Richmond, Virginia is very quietly in the midst of a musical renaissance. Its rap scene is as vibrant as ever, with Fly Anakin and Monday Night leading the strong and deep scene with their Mutant Academy Crew, and with acts like Ty Sorrell leading a dance music scene centered around the Ice Cream Social collective that is among the strongest in the country. RVA’s rock scene is similarly full of buzzing bands, Downhaul chief among them. The Richmond by way of Newport News band has been slowly building a deeply consistent catalogue, spanning several EPs going back to 2016, most recently being 2019’s Tornado Season, and one kick ass LP Before You Fall Asleep which was released a few months before Tornado Season. Downhaul is often lumped in with the emo genre tag but have a distinct twang that makes alt-country feel like a more appropriate genre label. The band just dropped “Standing Water” the first single off their hotly anticipated sophomore release PROOF due out later this year. With this track the group shows that while they’re reaching back in their memory bank for inspiration, the band hasn’t missed a beat.
Downhaul’s lead singer Gordon Phillips wrote a touching essay for FLOOD Magazine about the “Standing Water” and its inspirations which date back to Hurricane Irene hitting Newport News, VA when the whole gang was in college. As Gordon put it, all you need to know about the town is that it rains all the time and the water doesn’t go anywhere. It stands. In the essay he talked about the many small forgotten corners of Newport News where he had life changing conversations and formed lifelong friendships. For four years their lives were shaped by this small town buoyed by water and held together by a shipyard as its economic center. It’s a hardworking union town full of misfits learning to become the people they’d like to be someday, and Downhaul capture its energy well on “Standing Water”. The track has a calm ferocity to it, slowly picking up steam as Gordon recalls a number of different stories that took place in that humble town between the York and James Rivers. The track comes to a massive head with a ripping refrain that sees Gordon close with a gargantuan yell, “Suspension bridges carve east and west as the sea levels change beneath them. Candescent light trails drift toward the shipyard, and I still hear you talk. Captured in every landmark.” A line that serves as a reminder of how he has a memory forever captured in so many nooks and crannies of this town. The track quiets down at the close in preparation for the next as Gordon whispers that refrain over and over, letting it sink into your subconscious.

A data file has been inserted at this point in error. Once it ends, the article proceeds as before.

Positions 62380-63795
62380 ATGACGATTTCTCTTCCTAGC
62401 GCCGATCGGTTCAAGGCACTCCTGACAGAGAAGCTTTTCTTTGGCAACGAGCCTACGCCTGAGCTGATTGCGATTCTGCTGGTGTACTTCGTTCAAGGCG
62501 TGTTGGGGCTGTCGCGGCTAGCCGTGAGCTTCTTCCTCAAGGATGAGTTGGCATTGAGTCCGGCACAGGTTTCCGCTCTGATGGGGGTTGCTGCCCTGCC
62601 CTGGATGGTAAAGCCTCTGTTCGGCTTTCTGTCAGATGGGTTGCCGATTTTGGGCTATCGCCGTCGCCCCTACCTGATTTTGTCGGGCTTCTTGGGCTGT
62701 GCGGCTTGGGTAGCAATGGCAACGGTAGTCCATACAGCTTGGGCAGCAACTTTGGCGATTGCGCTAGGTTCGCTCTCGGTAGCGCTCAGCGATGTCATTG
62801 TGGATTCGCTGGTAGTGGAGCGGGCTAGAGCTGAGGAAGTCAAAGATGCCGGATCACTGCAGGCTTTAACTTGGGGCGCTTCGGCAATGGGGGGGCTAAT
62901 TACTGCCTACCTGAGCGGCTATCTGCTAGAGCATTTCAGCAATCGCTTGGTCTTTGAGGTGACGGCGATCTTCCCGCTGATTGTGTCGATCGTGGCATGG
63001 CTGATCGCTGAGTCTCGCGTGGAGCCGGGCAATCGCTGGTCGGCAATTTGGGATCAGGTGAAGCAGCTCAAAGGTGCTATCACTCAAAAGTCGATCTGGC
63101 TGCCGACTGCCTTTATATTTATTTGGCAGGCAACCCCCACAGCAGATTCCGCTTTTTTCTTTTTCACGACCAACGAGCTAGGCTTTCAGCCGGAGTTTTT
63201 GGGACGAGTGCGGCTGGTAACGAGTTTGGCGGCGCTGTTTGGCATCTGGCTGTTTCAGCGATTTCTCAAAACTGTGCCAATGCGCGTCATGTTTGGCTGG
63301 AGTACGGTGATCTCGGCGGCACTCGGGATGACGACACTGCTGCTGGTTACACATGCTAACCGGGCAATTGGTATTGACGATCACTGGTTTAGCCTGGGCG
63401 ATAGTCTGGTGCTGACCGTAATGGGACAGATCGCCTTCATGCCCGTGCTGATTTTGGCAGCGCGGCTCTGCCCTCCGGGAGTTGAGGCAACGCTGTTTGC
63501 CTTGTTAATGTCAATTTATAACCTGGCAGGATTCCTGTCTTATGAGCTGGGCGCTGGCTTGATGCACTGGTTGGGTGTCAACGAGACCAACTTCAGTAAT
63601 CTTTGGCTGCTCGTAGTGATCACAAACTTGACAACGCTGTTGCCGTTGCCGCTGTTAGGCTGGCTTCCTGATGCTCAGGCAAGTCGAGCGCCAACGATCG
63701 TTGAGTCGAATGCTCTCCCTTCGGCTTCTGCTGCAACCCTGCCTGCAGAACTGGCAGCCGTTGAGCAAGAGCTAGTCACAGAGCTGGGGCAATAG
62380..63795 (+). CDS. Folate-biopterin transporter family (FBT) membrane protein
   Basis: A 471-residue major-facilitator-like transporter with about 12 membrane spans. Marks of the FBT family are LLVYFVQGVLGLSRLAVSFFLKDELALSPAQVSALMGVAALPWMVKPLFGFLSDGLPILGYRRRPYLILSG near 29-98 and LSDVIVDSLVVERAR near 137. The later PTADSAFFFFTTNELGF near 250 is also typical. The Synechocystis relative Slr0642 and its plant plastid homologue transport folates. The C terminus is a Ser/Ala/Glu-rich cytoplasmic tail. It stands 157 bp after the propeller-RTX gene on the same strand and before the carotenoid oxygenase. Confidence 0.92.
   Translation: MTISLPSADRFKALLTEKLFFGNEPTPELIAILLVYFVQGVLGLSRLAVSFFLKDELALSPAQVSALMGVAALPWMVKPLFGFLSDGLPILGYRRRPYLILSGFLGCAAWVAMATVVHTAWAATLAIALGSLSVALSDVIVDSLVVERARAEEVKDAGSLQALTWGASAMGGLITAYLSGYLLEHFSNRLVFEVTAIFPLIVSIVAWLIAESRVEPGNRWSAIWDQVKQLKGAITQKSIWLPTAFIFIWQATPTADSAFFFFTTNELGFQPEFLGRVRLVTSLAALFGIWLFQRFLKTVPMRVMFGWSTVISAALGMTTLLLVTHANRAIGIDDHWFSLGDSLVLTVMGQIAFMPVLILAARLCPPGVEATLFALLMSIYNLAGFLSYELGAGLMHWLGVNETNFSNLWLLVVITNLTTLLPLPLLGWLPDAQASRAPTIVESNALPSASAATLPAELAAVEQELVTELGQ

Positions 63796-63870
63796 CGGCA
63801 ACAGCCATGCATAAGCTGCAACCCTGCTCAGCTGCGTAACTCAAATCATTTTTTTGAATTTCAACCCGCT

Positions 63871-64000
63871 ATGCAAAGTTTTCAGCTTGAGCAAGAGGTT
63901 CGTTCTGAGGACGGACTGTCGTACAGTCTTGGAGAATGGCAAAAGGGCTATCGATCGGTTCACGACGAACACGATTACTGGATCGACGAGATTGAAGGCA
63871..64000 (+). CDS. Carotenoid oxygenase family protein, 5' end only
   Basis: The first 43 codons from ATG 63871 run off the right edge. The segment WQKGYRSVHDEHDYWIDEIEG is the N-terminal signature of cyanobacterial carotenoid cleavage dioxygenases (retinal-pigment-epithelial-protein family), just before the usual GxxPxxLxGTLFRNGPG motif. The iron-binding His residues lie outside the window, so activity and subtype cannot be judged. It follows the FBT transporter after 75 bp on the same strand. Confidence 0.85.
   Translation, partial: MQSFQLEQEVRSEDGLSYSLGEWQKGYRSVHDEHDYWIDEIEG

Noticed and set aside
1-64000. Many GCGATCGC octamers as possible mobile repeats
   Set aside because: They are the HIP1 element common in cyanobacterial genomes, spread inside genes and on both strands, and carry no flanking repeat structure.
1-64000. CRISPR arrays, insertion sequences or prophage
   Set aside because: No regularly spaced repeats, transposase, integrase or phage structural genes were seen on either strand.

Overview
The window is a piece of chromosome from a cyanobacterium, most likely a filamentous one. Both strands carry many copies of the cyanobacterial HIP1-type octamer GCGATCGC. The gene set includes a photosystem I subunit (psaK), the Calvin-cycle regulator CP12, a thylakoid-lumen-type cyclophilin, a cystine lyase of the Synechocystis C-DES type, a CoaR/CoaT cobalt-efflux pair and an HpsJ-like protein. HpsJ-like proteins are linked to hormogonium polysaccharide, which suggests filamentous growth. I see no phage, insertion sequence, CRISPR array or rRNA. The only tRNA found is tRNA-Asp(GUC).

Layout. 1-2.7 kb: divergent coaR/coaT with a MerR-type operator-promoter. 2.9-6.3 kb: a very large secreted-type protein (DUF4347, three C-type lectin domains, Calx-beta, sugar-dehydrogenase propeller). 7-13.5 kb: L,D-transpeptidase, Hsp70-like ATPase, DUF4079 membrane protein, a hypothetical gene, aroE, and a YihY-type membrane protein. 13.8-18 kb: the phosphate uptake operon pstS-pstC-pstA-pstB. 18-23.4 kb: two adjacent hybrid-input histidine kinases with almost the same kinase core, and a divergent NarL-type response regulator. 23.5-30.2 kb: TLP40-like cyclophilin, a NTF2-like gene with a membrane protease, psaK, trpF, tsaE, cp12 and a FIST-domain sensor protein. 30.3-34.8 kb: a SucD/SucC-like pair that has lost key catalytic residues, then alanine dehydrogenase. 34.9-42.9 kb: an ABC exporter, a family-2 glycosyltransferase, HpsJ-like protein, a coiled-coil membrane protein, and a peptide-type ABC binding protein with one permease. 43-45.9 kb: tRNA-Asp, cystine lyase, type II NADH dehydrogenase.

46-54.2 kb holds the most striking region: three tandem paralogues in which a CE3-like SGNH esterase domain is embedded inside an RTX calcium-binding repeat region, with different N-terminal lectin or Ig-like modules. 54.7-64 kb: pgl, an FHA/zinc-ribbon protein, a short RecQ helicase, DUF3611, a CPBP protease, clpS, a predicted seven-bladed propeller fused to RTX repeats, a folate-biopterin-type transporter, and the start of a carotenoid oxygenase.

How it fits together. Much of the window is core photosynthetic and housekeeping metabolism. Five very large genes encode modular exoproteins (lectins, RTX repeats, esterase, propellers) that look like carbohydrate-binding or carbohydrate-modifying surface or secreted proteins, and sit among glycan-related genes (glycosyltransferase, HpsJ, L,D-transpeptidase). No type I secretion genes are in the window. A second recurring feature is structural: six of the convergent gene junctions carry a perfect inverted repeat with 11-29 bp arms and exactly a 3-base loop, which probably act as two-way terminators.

“Standing Water” is a testament to finding yourself in a random corner of the world and making it a part of you as you become a part of it. The lion statues by the bridge, the parish priest who wrangles you into coming to mass, the Wendy’s that’s always there for you at the end of the night, they all become small a part of who you are, all as the sea level shifts up and down beneath your feet. It’s a beautiful ode to a town that breaths life into the rest of Virginia and just a small slice of the fury on that Downhaul has in store for PROOF.